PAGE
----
This is the tale of two cities, Fairfield and Osborn, which merged their communities and their names.
Fairfield was the older of the two cities. The first log house was built in the area in 1799. Seventeen years later, in 1816, William Cozad, his brother Samuel Cozad, and Joseph Tatman laid out the village on the stage coach road between Dayton and Springfield. The highway is present day Ohio 4. Some say the community was named after a town in England while others claim it was named after an Indian Chief looked at the settlement and said: “Yonder lies a Fair Field”.
The town grew until the railroad went one mile west of the village. Growth diminished for many years. The village began to expand again soon after the Wright brothers began their experiments with aircraft, five miles west of Fairfield. In 1916 the United States War Department bought 25,000 acres west of Fairfield for an Air Base. It was first called Patterson Field and later Fairfield Air Depot.
The other city, Osborn, sprang up near the railroad which had by passed Fairfield. This town was laid out in 1850 by John Cox and Samuel Stafford and named for the superintendent of the railroad. It was recorded on May 20, 1851 and incorporated in 1867.
The community grew and seemed to have a bright future until the Dayton flood of 1913. Although Osborn was not flooded, its future was affected by this natural event.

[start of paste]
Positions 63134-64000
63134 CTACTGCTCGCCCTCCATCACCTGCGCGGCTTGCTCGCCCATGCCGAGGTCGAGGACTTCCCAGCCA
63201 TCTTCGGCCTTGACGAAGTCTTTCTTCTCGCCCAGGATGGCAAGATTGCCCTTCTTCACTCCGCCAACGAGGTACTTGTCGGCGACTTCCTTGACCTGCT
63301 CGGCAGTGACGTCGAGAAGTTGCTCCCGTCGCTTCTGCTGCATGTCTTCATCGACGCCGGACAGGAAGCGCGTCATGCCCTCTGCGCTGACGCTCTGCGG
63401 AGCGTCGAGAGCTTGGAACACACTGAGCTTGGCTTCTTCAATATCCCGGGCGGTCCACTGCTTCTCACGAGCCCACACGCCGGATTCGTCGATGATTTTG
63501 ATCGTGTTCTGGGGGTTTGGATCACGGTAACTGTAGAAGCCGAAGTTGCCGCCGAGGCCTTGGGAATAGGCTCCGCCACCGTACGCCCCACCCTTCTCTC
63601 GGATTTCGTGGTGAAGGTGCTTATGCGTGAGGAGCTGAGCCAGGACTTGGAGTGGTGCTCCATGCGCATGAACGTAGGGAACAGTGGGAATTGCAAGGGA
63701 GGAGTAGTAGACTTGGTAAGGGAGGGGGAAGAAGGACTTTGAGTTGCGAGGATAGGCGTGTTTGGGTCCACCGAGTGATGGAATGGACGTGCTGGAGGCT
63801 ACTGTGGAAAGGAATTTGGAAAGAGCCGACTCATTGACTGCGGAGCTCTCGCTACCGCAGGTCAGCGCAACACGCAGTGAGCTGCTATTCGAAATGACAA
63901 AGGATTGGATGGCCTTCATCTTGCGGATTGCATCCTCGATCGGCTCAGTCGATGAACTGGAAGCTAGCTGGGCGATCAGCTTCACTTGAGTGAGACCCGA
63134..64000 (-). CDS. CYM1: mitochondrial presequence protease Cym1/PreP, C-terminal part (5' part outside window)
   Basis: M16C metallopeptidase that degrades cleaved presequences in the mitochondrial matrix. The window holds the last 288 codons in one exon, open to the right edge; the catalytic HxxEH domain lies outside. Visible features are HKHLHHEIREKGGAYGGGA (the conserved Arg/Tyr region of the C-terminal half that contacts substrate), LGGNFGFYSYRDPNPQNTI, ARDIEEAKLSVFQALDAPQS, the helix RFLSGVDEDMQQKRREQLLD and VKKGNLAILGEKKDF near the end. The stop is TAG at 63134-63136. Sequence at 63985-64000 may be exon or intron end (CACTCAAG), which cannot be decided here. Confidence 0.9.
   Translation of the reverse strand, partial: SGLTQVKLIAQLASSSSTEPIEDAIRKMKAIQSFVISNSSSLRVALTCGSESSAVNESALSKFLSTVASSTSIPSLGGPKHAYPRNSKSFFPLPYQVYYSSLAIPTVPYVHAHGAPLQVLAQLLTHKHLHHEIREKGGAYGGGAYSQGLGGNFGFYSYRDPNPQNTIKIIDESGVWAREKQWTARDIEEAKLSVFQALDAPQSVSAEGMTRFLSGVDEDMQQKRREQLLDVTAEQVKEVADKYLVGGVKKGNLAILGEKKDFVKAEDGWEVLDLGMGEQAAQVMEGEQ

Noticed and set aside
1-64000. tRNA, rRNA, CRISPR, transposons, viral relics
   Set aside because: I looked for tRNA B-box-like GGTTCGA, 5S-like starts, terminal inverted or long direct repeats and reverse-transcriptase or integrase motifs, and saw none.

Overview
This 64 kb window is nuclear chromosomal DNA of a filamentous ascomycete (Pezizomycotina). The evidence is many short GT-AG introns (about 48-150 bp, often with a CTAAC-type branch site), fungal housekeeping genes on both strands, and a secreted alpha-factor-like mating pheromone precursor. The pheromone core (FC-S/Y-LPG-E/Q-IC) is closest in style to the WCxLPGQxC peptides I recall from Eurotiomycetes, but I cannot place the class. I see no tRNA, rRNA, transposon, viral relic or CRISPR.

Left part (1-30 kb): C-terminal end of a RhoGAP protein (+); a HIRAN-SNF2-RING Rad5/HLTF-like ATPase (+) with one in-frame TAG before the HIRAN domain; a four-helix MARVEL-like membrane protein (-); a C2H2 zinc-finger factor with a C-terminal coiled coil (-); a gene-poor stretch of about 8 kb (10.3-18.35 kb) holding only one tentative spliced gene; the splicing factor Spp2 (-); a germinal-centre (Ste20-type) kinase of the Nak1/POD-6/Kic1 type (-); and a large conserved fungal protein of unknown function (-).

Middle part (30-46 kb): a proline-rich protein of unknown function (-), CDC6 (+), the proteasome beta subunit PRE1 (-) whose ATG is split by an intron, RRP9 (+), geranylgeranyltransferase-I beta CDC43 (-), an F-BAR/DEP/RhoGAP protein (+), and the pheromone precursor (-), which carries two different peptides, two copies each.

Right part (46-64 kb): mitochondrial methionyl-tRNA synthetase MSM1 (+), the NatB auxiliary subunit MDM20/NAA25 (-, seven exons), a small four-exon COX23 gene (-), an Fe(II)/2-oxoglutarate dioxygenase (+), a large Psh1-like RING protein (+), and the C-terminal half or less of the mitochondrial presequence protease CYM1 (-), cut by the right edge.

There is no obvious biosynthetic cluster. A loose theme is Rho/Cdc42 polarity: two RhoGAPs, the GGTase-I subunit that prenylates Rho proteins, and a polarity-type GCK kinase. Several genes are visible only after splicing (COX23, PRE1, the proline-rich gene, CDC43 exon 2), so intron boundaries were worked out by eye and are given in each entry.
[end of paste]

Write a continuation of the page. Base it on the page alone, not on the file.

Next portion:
To prevent future floods, Huffman Dam on the Mad River was built. Its construction meant that, when it was necessary to prevent flooding, water would be backed up onto the site of Osborn.
As a result, the whole town of Osborn had to be moved to higher ground. The village annexed two hundred and sixty-five acres east of Fairfield and the Osborn Removal Company was formed. The moving began on June 1, 1922. Two hundred forty-three houses and businesses were relocated. The buildings were placed upon timbers and pulled by a caterpillar tractor to their new site. “They moved the houses bag and baggage,” said Johnny Miller in a 1936 Dayton Daily News article. “…and the house was on its way with many instances the family remaining at home and riding all the way into the new town.” It took two years to move everything. A movie called “Movin’ Day for Osborn, Ohio” was made about the event.
The two communities, Fairfield and Osborn, remained close neighbors for twenty-eight years. They were referred to as the twin cities and each had its own governments and services.
On November 2, 1948 voters in both cities approved a merger of the two cities and to combine the names into Fairborn. The vote in Osborn was 1,227 for and 333 against while in Fairfield it was 607 for and 577 against. The merger was effective on January 1, 1950.
A large sign at the Fairborn Theater was the first business to display the new city name.